So, rewind: I’m twenty years old, I’m at the end of my junior year of college, I’m so looking forward to being a senior, I’ve just gotten this earth-shattering diagnosis, and I learn that two in three people in the world have herpes (at least the strain that I do; even more than that have other strains). It’s like being inducted into this secret society but I don’t know the password and there’s no directory. And the only thing that I wanted was somebody to talk to, who could tell me it was going to be okay, who could give me advice, who could tell me what home remedies were total bullshit, and I didn’t know how to find those people.

So I did what any self-respecting millennial would do: I started to talk about my herpes all of the time, with anyone who would listen to me. I told my parents right away, I told my partners, I told my roommates, I told my roommate’s friends who were like, “How did I get into this conversation?!” I had a lot of fun telling the guys waiting behind me in line to pee at frat parties—those were my favorite conversations.

But I just talked about it as much as possible, and I got one of two reactions most of the time. The first reaction: the person was obviously startled to find themselves talking about my vagina, but they responded with curiosity. They usually said, “…what’s that like?” Because when you find yourself in a conversation about something you have never had a conversation about before, you want to know! You want to know what it’s like. You want to know how you can protect yourself. So for the most part, I’m greeted with genuine curiosity and respect, especially if it’s somebody who already knows me: a classmate, a coworker, a friend.

And then the second reaction that I got was: “Me too!” Somebody’s face lights up because they’ve never had a conversation before with somebody else who has herpes. And suddenly it’s like I’ve given them permission to talk about their own weird experiences, and there’s two of us now. There’s two of us against the world, sharing this. And I’ve had those conversations with hair stylists, with Uber drivers, all the time.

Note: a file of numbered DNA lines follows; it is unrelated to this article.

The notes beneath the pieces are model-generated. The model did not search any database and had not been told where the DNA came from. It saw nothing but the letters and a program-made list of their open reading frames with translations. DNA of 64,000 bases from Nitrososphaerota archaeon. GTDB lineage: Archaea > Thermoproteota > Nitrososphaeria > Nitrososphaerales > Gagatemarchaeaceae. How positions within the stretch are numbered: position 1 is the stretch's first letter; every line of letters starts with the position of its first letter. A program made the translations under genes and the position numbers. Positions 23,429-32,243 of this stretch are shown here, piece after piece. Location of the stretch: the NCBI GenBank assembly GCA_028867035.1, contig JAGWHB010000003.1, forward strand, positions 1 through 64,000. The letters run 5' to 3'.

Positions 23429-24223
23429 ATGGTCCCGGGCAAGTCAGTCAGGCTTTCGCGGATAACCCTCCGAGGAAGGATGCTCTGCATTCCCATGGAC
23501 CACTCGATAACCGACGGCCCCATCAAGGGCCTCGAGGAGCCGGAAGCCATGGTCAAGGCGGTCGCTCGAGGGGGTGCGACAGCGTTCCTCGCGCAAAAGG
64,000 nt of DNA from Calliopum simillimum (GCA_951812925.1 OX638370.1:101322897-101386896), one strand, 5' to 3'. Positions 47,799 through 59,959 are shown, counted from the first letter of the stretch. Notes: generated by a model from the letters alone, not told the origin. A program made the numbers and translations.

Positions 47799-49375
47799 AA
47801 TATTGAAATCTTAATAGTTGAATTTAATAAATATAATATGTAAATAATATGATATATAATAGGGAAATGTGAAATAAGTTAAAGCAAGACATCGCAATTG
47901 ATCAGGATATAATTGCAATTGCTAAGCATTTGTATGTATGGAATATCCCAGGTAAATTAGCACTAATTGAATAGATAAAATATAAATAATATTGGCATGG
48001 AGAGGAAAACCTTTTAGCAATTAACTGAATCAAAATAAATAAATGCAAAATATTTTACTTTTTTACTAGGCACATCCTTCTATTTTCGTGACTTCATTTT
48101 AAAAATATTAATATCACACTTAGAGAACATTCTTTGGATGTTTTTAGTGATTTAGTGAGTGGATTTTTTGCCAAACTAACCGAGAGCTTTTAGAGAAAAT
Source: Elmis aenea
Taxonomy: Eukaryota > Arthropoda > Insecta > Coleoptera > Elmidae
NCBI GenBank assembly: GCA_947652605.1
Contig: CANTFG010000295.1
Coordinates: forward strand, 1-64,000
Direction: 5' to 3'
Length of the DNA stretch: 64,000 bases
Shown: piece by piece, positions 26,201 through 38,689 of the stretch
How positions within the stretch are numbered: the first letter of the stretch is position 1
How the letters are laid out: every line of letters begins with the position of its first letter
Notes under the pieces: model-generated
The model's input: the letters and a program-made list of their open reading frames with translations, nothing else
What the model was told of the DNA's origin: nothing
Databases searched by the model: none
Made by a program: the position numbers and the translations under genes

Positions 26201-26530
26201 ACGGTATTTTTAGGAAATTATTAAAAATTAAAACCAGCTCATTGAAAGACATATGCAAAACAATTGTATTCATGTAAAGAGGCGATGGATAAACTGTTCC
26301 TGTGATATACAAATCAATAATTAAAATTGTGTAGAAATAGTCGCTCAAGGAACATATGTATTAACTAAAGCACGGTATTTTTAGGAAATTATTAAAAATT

My favorite conversation that I have ever had with a stranger about herpes went something like this. I was at a party my senior year of college, I was like The Hot Shit Senior at this party, and this really adorable guy was flirting with me. He offered me the rest of his drink, and I said, “You don’t have Norovirus, do you?” because this really gross flu strain was going around campus and people were throwing up in trash cans in the student center. It was revolting.

And he goes, “No no no, I don’t have Norovirus. And I don’t have herpes either, just so you know.” Ouch. It was actually the first time anyone had made a herpes joke to my face since I’d been diagnosed, and I was really shocked and taken aback. And I knew in that moment that I had a choice to make: I could either laugh at myself, and lose some respect for myself in the process, or I could say something.

So I gathered up my courage, most of which was liquid, and I said, “You know, that’s not really funny. Because I have herpes, and it’s actually really common, and you shouldn’t joke about it.”

He looked at me horrified, not because he’d been trying to get in the pants of a girl who had an STI, but because he had just insulted me to my face. And he also realized in that moment that he had harbored this prejudice inside of himself against an entire group of the population and just never known, much like I had done until I got diagnosed myself. He apologized profusely, and then we dated for ten months, which is a different story.